Epsagon is easy to use and offers automatic data correlation and complete visibility into your applications. It integrates metrics, logs, traces, and alerts into a single dashboard, plus it produces live traces, which help debug serverless applications. Epsagon seamlessly integrates with AWS to get ECS metrics in real-time.

Enabling Tracing in Epsagon

There are three ways you can enable tracing in Lambda functions to view traces:

  • Extending the Epsagon.Dotnet.Lambda.LambdaHandler
  • Using a callback function
  • Setting environment variables

We’ll be using the first option for our example. So, replace the Lambda Function class you created earlier with the following code:

 

 public class Function : LambdaHandler<InputObject, bool> // LambdaHandler<TEvent, TRes>
  {
        public override Task<bool> HandlerFunction(InputObject inputObject,
    	ILambdaContext context)
        {
            return Task.FromResult(IsEmailAddressValid(inputObject.EmailAddress));
        }
        private bool IsEmailAddressValid(string emailAddress)
        {
            string pattern = (@"^([\w\.\-]+)@([\w\-]+)((\.(\w){2,3})+)$");
            return new Regex(pattern, RegexOptions.IgnoreCase).IsMatch(emailAddress);
        }
}

 

Integrating Your AWS Account with Your Epsagon Account

If you don’t already have an Epsagon account, you can create one for free at https://app.epsagon.com.

To integrate your Epsagon account with your AWS account, log in to your Epsagon account and select Settings -> Integrations -> AWS.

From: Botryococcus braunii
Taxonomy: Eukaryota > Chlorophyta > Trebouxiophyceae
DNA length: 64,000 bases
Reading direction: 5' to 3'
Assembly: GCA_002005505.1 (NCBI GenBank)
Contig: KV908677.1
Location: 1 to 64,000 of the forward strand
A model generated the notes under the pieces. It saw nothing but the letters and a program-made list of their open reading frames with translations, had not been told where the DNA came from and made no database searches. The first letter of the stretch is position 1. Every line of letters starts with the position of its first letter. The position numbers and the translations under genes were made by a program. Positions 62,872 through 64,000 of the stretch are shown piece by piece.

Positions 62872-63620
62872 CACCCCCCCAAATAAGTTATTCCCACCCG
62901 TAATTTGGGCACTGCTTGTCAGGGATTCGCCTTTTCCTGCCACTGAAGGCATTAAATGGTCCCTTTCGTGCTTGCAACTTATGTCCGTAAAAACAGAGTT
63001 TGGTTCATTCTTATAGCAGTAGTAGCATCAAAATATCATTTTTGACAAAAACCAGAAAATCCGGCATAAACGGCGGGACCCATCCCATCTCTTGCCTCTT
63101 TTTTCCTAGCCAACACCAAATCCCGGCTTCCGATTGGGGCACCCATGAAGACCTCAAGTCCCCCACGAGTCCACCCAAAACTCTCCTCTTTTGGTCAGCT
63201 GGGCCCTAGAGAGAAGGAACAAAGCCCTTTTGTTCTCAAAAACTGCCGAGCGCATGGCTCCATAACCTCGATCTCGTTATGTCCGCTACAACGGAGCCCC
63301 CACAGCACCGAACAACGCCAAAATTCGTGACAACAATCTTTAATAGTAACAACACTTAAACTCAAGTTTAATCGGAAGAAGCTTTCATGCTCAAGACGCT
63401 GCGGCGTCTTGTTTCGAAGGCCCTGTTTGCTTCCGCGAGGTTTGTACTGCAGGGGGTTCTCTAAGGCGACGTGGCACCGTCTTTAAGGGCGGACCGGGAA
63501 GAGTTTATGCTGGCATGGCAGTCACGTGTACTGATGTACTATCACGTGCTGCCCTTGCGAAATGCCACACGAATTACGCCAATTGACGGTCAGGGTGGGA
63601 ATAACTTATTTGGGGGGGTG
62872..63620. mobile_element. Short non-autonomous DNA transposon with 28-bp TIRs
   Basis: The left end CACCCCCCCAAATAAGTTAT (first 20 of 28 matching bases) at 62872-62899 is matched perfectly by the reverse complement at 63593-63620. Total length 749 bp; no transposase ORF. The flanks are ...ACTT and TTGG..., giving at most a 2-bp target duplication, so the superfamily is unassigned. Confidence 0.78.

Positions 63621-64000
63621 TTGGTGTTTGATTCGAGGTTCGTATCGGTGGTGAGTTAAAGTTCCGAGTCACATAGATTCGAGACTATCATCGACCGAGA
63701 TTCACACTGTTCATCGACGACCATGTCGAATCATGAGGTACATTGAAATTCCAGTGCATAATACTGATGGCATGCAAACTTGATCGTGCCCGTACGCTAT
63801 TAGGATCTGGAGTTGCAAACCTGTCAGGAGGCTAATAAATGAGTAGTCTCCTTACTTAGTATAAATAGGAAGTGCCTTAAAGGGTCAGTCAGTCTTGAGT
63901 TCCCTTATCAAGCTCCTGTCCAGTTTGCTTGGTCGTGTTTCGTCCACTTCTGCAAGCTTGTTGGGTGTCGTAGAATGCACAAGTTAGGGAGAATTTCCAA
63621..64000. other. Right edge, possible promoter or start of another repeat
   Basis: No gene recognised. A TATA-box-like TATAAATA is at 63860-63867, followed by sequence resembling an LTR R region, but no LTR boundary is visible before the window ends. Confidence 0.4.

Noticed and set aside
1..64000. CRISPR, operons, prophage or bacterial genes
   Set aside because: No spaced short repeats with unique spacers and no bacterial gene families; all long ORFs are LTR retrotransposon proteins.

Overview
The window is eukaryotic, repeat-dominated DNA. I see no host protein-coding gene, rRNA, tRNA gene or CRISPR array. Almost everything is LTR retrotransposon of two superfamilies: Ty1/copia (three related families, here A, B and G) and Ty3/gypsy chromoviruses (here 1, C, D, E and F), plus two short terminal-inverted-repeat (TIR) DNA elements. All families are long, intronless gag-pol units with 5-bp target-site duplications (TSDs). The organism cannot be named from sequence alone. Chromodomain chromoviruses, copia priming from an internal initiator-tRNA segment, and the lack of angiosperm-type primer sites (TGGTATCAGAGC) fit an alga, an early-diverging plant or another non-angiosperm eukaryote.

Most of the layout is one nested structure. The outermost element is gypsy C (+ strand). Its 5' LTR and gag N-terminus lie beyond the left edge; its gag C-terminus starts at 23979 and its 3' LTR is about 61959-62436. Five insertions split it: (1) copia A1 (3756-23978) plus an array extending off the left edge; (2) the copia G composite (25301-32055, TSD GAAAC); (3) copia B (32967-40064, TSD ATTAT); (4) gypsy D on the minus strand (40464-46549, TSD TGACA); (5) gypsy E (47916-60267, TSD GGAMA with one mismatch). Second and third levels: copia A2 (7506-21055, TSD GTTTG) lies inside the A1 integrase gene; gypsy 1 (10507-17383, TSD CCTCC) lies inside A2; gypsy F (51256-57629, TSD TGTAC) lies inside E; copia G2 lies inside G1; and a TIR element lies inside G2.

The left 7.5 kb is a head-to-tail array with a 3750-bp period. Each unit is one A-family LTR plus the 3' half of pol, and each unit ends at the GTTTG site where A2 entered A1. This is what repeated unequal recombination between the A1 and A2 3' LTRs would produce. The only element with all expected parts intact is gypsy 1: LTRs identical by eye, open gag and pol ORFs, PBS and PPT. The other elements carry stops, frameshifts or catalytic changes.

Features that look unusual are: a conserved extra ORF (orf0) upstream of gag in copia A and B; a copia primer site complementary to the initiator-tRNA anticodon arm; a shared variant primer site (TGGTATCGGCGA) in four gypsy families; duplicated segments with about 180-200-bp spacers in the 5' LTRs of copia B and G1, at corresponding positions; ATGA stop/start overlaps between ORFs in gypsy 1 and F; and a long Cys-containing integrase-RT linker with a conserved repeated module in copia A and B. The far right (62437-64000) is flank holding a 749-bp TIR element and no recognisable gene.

Click “Deploy” to deploy a new CloudFormation stack in AWS and associate your Epsagon account with your AWS account:

Figure 4: Associate your Epsagon account with your AWS account

This will then open a new CloudFormation creation wizard in AWS. Specify the name of the stack you want to create and click on “Create stack” to complete the process.

Once your Epsagon account is integrated with AWS, you can start auto-tracing your Lambda Function.

Accessing Amazon CloudWatch Logs for AWS Lambda

Amazon CloudWatch is used to report metrics from AWS Lambda functions. AWS Lambda logs all the requests that come through your Lambda function and saves those logs via Amazon CloudWatch Logs.

Follow the steps outlined below to view logs using the Lambda console:

  1. Select your function in the Lambda console.
  2. Select Monitor.
  3. Click “View logs in CloudWatch.”

Figure 5: CloudWatch Logs (Source: AWS)

Monitoring Metrics from Epsagon

You can view the memory usage, invocations, and duration data in Epsagon as shown below:

Figure 6: Performance information of your AWS Lambda function

Whenever an AWS Lambda function is invoked, it will automatically generate a trace. You can invoke the function and view traces under “Trace Search.” To monitor the traces in Epsagon, simply log in to your Epsagon account, and click “Traces” in the Menu:

Figure 7: Trace information of AWS Lambda functions as viewed in Epsagon

You can click on any of the traces to see additional details as well, as shown below:

Figure 8: Additional details

When you click on “Show Logs,” you’ll be able to see the complete log of the request:

Figure 9: AWS Lambda request logs as viewed in Epsagon

Best Practices

The rule of thumb is that your Lambda Functions must have short timeouts, typically between 3 and 5 seconds, to avoid timeout errors. Another way to prevent AWS lambda timeouts is by using a circuit breaker pattern. If your workload is CPU intensive, you can configure your Lambda Function to use more memory for improved performance.

Summary

AWS Lambda automatically pushes all logs to a CloudWatch Logs Group configured for your Lambda Function. Epsagon uses these logs to generate metrics and monitor serverless applications. Epsagon can retrieve performance metrics from several AWS services such as Lambda, ECS and Fargate, API Gateway, ElasticCache, and more.